For decades, electroencephalography (EEG) has been a useful tool for investigating the neural mechanisms underlying human psychological processes. However, the amount of time needed to gather EEG data means that most laboratory studies use relatively small sample sizes. Using the Muse, a portable and wireless four-channel EEG headband, we obtained EEG recordings from 6029 subjects 18–88 years in age while they completed a category exemplar task followed by a meditation exercise. Here, we report age-related changes in EEG power at a fine chronological scale for δ, θ, α, and β bands, as well as peak α frequency and α asymmetry measures for both frontal and temporoparietal sites. We found that EEG power changed as a function of age, and that the age-related changes depended on sex and frequency band. We found an overall age-related shift in band power from lower to higher frequencies, especially for females. We also found a gradual, year-by-year slowing of the peak α frequency with increasing age. Finally, our analysis of α asymmetry revealed greater relative right frontal activity. Our results replicate several previous age- and sex-related findings and show how some previously observed changes during childhood extend throughout the lifespan. Unlike previous age-related EEG studies that were limited by sample size and restricted age ranges, our work highlights the advantage of using large, representative samples to address questions about developmental brain changes. We discuss our findings in terms of their relevance to attentional processes and brain-based models of emotional well-being and aging.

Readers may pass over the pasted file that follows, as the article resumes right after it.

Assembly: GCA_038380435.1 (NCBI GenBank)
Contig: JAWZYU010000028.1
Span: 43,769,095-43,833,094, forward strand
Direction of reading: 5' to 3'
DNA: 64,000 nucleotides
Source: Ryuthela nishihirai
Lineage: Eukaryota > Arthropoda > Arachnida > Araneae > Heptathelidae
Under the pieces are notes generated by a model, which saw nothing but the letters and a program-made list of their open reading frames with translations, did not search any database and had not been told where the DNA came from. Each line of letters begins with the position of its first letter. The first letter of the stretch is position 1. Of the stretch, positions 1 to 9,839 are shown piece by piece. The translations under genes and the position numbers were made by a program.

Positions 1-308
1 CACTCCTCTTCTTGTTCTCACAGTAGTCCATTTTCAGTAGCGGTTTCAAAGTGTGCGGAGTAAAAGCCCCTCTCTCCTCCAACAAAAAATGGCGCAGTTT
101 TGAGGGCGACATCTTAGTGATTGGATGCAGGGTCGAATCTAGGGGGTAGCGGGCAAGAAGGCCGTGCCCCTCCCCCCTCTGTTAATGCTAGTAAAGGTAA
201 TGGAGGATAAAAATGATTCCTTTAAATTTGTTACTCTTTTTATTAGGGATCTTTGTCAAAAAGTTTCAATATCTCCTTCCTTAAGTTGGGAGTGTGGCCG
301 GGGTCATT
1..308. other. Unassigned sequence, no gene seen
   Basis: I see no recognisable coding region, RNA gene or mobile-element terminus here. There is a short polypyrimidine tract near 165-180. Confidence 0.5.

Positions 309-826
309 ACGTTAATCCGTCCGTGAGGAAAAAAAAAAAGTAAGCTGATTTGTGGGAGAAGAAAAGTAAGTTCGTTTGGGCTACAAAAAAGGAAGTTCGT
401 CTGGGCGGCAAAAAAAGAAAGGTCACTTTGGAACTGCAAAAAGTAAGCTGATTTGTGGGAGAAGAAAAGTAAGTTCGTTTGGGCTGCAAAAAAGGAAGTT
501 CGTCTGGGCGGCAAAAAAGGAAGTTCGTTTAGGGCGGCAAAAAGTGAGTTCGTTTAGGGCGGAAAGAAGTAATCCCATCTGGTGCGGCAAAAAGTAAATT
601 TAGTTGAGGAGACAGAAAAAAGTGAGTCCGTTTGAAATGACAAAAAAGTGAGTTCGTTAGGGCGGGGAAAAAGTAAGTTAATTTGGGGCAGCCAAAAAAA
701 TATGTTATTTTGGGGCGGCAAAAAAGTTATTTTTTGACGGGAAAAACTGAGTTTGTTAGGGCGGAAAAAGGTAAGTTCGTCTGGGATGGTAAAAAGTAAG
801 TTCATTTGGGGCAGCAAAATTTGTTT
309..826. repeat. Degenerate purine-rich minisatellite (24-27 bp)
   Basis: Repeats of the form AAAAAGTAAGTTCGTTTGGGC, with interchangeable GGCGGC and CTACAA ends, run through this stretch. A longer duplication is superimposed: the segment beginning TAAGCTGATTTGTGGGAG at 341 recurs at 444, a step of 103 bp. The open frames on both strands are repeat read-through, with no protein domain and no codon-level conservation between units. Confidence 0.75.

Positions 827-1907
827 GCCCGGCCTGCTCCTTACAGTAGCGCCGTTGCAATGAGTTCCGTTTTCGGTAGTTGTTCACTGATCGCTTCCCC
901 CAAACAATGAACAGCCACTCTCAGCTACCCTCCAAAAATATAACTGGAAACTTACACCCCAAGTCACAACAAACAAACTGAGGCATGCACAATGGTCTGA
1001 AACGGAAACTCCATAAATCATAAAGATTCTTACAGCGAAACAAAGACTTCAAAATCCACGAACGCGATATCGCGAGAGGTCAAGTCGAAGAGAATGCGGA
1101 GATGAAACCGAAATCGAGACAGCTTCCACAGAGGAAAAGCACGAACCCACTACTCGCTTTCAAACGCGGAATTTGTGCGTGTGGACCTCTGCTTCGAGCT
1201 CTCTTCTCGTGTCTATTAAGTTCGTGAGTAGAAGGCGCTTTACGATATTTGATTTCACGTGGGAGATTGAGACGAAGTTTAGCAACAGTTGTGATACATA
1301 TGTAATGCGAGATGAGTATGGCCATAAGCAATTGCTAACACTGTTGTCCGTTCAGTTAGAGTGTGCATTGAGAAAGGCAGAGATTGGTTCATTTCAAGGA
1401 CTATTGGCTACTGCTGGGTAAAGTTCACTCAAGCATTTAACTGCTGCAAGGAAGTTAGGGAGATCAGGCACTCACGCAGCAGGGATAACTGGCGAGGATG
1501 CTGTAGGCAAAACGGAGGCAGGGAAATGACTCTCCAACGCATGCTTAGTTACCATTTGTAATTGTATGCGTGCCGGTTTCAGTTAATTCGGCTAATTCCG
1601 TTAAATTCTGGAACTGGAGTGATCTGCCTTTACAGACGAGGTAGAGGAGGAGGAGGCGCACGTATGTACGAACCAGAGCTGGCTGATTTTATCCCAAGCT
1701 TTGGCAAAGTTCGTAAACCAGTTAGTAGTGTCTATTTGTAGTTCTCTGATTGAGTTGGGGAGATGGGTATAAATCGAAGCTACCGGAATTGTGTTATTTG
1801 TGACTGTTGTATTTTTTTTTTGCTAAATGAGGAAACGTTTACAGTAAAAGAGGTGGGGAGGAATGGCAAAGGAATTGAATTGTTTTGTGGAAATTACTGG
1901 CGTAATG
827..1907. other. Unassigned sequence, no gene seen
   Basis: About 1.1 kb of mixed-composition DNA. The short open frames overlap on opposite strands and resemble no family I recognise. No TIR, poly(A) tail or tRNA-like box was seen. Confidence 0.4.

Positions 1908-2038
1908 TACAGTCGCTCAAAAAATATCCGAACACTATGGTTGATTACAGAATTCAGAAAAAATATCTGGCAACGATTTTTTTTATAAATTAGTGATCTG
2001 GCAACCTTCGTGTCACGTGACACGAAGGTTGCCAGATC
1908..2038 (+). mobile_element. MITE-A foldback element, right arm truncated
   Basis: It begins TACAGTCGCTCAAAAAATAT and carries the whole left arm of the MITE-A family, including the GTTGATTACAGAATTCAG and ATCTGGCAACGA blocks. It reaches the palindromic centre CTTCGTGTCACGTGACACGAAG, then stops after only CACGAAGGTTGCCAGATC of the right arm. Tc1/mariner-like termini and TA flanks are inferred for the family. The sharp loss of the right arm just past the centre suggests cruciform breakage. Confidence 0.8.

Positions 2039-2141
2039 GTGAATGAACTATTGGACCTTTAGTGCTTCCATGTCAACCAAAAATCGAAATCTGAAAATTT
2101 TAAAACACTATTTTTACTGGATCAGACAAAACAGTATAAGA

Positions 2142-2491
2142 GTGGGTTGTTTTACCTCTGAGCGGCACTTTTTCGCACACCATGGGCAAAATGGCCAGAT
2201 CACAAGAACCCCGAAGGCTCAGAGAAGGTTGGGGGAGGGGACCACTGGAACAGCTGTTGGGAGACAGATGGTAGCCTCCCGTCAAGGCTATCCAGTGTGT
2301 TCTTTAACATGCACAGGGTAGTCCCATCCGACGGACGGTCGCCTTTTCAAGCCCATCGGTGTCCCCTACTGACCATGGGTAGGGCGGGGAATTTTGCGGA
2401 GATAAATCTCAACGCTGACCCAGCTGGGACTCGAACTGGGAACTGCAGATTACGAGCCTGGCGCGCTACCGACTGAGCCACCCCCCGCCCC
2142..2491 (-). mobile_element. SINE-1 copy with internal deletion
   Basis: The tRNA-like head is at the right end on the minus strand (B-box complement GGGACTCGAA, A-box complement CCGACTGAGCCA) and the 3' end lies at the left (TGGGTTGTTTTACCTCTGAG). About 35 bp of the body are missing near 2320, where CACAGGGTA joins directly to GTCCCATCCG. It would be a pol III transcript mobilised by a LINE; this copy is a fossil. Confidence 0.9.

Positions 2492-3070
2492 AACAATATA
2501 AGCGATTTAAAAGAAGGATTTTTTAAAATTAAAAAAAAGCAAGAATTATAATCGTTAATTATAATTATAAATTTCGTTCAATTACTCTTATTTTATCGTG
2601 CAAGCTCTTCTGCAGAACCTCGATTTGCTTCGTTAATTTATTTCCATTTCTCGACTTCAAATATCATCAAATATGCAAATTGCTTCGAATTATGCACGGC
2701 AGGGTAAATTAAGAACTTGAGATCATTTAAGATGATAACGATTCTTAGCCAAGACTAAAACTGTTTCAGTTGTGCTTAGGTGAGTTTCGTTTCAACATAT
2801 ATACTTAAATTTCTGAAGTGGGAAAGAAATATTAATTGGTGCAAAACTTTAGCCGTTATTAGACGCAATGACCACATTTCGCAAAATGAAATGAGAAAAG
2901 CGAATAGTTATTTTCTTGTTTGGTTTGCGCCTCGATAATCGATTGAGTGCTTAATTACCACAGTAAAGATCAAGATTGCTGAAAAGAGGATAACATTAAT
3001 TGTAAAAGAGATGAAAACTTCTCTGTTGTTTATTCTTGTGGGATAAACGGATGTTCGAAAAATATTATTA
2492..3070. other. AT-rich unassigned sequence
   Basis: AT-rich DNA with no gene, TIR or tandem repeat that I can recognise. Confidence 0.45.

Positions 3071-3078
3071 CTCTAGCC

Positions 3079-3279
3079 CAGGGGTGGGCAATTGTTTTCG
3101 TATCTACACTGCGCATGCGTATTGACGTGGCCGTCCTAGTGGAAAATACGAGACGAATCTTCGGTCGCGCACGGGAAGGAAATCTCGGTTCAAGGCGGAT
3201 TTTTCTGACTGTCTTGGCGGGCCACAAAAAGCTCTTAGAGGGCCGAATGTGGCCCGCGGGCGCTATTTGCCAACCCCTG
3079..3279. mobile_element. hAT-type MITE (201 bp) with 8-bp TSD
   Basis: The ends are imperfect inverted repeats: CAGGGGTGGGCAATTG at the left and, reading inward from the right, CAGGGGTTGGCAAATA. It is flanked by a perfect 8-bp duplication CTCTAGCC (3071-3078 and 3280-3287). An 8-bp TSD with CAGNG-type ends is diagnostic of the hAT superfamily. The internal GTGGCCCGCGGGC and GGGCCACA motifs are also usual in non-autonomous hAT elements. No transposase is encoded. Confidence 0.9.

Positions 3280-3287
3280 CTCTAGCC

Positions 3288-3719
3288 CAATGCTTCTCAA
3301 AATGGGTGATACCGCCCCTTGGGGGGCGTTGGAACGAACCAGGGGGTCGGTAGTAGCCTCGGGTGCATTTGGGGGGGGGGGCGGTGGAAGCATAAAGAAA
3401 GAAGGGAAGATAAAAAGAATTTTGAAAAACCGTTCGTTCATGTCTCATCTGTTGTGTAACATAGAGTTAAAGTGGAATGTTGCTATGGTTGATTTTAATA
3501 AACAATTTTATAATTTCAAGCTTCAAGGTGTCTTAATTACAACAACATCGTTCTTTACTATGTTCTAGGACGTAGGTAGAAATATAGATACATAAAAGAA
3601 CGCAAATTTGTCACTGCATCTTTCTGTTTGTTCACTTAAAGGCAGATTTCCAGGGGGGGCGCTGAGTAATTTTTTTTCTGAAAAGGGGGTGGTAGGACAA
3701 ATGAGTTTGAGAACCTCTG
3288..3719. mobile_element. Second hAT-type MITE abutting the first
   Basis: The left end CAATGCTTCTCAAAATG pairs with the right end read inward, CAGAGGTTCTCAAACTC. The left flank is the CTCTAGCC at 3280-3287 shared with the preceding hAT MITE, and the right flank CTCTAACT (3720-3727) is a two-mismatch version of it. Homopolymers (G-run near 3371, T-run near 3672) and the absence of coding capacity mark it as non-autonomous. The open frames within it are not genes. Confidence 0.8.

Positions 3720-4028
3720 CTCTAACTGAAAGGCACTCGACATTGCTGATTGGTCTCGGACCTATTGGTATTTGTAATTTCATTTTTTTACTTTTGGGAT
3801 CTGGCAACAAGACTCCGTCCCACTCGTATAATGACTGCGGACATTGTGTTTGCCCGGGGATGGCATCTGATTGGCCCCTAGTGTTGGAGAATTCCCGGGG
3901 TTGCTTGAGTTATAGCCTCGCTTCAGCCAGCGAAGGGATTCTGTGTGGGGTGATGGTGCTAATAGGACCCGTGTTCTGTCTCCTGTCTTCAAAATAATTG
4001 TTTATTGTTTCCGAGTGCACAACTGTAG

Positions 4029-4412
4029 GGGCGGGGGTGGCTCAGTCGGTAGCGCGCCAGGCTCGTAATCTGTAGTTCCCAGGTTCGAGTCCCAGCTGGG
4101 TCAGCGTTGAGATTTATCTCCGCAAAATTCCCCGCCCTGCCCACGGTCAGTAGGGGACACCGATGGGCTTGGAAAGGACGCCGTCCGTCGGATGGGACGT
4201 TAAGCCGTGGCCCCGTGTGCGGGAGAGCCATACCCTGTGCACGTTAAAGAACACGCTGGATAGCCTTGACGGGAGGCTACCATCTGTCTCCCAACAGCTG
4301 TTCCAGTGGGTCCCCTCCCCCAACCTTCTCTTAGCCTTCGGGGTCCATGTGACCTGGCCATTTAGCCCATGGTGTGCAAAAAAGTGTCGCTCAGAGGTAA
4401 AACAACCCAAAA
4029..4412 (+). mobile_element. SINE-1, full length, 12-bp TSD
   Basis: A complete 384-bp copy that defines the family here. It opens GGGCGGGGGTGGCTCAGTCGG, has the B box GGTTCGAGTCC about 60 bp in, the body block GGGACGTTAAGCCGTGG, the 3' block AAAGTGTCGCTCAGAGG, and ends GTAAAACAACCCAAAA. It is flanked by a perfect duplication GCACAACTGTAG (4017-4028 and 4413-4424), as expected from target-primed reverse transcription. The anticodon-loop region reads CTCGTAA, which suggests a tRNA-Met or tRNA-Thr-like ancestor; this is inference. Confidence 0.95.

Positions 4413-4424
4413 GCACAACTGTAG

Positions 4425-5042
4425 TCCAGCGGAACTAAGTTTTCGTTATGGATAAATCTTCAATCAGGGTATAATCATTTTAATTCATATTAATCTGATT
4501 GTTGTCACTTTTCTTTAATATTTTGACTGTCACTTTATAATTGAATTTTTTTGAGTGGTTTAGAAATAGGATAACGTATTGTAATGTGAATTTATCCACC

We collected >6000 participants’ EEG data during two different tasks in uncontrolled environments and identified subtle but robust sex differences in several EEG measures, as well as age-related shifts in EEG activity on a year-by-year scale. Our large sample size provided us with the power to highlight gradual age-related changes in several EEG measures, and how those changes differ between males and females, in a representative population of individuals completing the tasks in uncontrolled, natural environments.
For many decades, electroencephalography (EEG) has been used effectively for different purposes in a variety of fields. For example, clinicians have used EEG to understand several illnesses, including epilepsy and sleep disorders; engineers have used EEG to develop wheelchairs that respond to brain states; and psychologists have used EEG to track the temporal flow of information through the sensory systems and identify neural correlates of psychological processes. Although EEG has been a useful clinical and scientific tool, its applications have been constrained because recording of EEG data is time-consuming and requires laboratories equipped with expensive EEG equipment. Researchers typically collect data from a small sample of participants and hope that other researchers replicate the results to validate inferences about the general population. Using much larger samples would, in most cases, make it easier to establish the robustness and generalizability of empirical findings.